Suncor’s hostile takeover attempt of Canadian Oil Sands (COS) will soon be decided by a shareholder’s vote. Suncor requires about 2/3rds of the shares tendered to take over COS, the largest shareholder of the giant Syncrude operation in Ft. McMurray. Through 5 decades Syncrude has morphed from a government research venture, to a public-private experiment to now likely part of a big corporation.
Syncrude was formed as a research consortium in 1964. Early investors included Imperial Oil and three companies that no longer exist. To fund the main plant construction the Governments of Alberta, Canada and Ontario (!) invested capital. The governments eventually sold their investment in the Syncrude project.
Construction at the Syncrude site began in 1973, and it officially opened in 1978. The site featured a giant mining operation using monster size equipment, a large upgrader as well as a refinery. Starting in 1996, Syncrude has been expanding its operations.The original mine was expanded and the plant was “debottlenecked”, increasing production from 73.5 million barrels per year in 1996 to 81.4 million in 1999. In 2001, a new mine, Aurora, was opened 35 km north of the original site, and further debottlenecking was undertaken. Production started in Aurora in July 2001. Syncrude’s production increased to 90 million barrels per year by the end of 2001. A third stage of expansion was undertaken between 2001 and 2006, in which a second train at the Aurora line came online and the Mildred Lake upgrader was expanded. The expansion added 100,000 barrels per day to Syncrude’s production 36.5 million barrels a year.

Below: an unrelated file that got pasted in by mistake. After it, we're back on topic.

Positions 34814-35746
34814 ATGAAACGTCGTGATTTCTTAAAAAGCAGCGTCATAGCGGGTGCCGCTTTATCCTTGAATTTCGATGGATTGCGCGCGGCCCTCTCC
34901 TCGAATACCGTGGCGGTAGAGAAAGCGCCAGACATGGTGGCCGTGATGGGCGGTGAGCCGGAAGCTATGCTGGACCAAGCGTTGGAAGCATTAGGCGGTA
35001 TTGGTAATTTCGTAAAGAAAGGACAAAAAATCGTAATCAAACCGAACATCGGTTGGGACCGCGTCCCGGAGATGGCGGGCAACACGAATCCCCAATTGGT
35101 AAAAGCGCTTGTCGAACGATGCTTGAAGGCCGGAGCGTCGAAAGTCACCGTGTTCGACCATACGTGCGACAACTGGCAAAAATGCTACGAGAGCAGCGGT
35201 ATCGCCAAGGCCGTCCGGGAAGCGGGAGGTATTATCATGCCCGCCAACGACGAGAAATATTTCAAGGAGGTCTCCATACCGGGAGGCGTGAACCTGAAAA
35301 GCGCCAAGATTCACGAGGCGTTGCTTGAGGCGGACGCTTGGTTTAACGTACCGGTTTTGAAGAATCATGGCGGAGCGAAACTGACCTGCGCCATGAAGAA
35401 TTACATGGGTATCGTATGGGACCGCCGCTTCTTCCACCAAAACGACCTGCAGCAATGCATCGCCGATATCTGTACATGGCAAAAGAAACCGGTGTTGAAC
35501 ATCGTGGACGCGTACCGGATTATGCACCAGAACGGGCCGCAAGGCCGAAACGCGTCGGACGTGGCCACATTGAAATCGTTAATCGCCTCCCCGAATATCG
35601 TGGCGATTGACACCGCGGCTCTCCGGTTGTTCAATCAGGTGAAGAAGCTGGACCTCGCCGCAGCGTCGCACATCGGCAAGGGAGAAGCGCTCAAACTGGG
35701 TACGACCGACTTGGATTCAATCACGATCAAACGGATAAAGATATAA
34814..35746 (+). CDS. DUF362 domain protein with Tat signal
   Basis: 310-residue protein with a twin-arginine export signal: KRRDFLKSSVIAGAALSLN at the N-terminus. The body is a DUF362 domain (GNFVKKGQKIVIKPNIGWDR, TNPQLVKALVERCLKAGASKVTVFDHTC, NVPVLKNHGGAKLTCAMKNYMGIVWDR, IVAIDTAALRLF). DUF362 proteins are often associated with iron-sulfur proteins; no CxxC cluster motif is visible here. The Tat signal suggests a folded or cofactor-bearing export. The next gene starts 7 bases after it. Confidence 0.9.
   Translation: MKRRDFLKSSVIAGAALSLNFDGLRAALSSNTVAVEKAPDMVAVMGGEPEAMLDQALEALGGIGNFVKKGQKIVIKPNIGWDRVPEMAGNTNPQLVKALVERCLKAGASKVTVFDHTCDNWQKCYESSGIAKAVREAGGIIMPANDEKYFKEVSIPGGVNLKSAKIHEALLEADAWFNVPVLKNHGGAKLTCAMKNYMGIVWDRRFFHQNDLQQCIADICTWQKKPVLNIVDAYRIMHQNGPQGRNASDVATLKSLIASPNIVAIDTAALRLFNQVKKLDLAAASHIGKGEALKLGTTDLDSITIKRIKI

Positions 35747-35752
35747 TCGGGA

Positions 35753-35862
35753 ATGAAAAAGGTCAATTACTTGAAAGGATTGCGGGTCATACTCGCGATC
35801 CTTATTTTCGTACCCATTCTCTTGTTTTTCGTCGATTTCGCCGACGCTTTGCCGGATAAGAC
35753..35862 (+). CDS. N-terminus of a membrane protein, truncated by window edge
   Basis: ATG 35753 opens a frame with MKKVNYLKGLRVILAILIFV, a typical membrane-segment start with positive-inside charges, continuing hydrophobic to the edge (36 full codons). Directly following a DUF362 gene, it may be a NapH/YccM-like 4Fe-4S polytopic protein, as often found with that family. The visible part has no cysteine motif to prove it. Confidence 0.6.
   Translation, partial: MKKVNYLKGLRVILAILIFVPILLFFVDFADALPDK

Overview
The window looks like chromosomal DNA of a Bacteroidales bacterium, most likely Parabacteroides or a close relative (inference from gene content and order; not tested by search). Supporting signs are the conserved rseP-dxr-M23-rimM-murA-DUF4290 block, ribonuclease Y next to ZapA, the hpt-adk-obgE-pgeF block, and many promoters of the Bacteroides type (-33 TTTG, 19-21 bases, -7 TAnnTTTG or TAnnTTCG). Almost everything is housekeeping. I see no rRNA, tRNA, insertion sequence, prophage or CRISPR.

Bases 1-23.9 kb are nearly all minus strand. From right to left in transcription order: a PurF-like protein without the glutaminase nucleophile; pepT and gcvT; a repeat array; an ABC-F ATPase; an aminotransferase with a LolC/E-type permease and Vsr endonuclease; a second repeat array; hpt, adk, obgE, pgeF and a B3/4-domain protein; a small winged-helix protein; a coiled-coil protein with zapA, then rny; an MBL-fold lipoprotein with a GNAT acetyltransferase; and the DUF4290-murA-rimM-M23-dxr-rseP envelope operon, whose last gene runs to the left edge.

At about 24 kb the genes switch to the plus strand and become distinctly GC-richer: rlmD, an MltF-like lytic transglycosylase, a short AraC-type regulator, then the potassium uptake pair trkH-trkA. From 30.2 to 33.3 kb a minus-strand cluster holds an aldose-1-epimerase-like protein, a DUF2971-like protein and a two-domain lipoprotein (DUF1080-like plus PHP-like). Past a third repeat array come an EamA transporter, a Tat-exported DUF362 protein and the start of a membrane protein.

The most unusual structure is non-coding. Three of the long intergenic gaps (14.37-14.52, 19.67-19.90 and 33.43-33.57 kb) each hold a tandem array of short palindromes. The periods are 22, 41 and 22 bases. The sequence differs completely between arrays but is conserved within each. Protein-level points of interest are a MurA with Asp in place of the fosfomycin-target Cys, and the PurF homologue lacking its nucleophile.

Syncrude Canada Ltd. operates and administers the Syncrude Project on behalf of its owners. COS is the largest owner with a 36.7% stake while Suncor owns 12%. A Management Services Agreement with Imperial Oil Resources (25% Syncrude owner) enables Syncrude to access the expertise and global best practices of Imperial and its majority owner, ExxonMobil, in such areas as: maintenance, energy management, procurement and safety, health and environmental performance. Imperial Oil has faced many production problems with the Syncrude plant in recent years. Unfortunately, Syncrude is the highest cost producer of synthetic crude in North America, needing a price of approximately $50/bbl to break-even. It would not be easy to shut-down an operation of such a scale and level of complexity. Syncrude’s average daily output has declined every year since 2010. Production is averaging 248,000 barrels a day this year, down by more than 15 per cent from 305,000 in 2007.
Syncrude has an immense impact on the Alberta and Canadian economy:
The harsh economic reality of a collapsing oil price will mean a high cost producer like Syncrude will likely be taken over by Suncor. To survive in the long-run deep pockets are required. At sub-$50 per barrel oil the Syncrude operation remains vulnerable.
In 1978 there were two oil sands mining operations—the small pioneer, Great Canadian Oil Sands (GCOS) and the much bigger brand new Syncrude operation located nearby. GCOS became Suncor which gobbled up Petro-Canada and other small operations all the while expanding beyond Ft.McMurray. Syncrude, perhaps by the nature of its consortium nature, expanded in Ft.McMurray but never beyond. Now 40 years later, the smaller player is the much larger and stronger player.
Syncrude proudly celebrated it’s 50th anniversary just two years ago. The Syncrude operation has much to be proud of. Let us hope that Suncor can keep it running for many years to come.